Dr. Magtibay, a gynecologic cancer specialist, describes how significantly a family history of ovarian cancer increases the risk for this disease compared to women who have no relatives with ovarian cancer. Dr. Paul Magtibay is an oncologist at Mayo Clinic in Phoenix, Arizona.
Family history and having your physician take a family history is very important in determining a patient’s risk factors for developing ovarian cancer. As I mentioned before, 80 to 85 percent of all ovarian cancers are sporadic, meaning that there is no identifiable family history associated with her developing ovarian cancer.
Those women, people will often times ask me, if I have ovarian cancer, what is the risk that my daughter or my sister or my mother will develop ovarian cancer. And the answer, I can’t really define that just point blank because there are multiple other things we need to look into, such as are there hereditary factors like BRCA-1 and 2 mutations running in your family that really make you at a high risk for developing ovarian cancer in the future.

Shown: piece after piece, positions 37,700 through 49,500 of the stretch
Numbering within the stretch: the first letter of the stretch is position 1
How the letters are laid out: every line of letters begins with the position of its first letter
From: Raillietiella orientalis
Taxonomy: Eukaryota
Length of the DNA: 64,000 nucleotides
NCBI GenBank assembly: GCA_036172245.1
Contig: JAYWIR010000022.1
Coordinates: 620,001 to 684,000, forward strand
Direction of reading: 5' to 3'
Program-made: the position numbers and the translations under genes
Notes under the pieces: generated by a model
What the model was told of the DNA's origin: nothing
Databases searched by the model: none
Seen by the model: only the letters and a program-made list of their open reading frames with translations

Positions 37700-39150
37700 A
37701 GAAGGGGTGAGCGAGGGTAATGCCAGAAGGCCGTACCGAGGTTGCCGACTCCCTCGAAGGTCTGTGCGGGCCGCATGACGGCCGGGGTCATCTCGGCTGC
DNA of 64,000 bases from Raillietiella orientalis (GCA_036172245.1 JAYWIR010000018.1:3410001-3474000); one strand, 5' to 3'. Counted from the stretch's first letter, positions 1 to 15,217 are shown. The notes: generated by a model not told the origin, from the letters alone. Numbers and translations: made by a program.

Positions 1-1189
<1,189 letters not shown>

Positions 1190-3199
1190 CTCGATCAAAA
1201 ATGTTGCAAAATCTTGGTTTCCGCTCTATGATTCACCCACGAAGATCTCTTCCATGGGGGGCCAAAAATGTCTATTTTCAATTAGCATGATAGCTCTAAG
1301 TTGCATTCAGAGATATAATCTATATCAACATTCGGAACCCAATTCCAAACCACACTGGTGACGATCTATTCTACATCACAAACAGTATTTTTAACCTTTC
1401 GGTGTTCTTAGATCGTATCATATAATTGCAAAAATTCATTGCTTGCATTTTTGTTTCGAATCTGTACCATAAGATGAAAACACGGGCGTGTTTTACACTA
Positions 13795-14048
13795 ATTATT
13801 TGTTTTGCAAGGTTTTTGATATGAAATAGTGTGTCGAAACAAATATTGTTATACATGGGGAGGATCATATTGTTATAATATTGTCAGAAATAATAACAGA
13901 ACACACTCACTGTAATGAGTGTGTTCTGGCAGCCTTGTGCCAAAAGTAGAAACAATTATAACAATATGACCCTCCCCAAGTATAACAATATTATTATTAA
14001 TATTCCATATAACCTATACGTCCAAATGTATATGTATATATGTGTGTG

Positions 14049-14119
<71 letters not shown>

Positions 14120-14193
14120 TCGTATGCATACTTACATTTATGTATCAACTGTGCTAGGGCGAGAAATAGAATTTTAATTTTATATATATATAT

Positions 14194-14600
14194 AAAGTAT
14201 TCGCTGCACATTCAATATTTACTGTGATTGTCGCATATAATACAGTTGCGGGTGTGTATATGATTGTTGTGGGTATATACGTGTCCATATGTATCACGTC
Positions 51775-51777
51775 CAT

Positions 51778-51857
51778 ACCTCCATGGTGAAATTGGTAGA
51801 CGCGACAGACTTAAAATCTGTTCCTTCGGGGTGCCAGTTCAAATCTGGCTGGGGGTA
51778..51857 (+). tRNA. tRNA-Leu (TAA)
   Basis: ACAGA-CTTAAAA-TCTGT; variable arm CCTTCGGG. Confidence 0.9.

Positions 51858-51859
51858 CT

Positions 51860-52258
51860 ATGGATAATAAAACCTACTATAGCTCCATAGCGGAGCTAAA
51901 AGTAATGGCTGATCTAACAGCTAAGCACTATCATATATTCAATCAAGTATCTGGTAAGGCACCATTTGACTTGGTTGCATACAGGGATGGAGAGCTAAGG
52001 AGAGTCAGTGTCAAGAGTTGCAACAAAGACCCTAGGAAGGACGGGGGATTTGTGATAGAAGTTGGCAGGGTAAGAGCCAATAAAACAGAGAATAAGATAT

Again, most people don’t have that hereditary factor and my answer to most people that what is your risk of one relative having it or getting ovarian cancer if you have it? It goes from 1.8 percent, which is the baseline population risk, to only five percent. So if you only have one family member who has ovarian cancer your risk only goes from just less than two percent to five percent. If you have two family members it goes to seven percent.
The difference, though, is people who have the hereditary types of ovarian cancer, meaning that genetically they are at risk for ovarian cancer, those patients are from 15 to 40 percent risk of developing ovarian cancer, so significantly higher risk, and those are the patients that we really need to worry about and know about so we can potentially prevent it.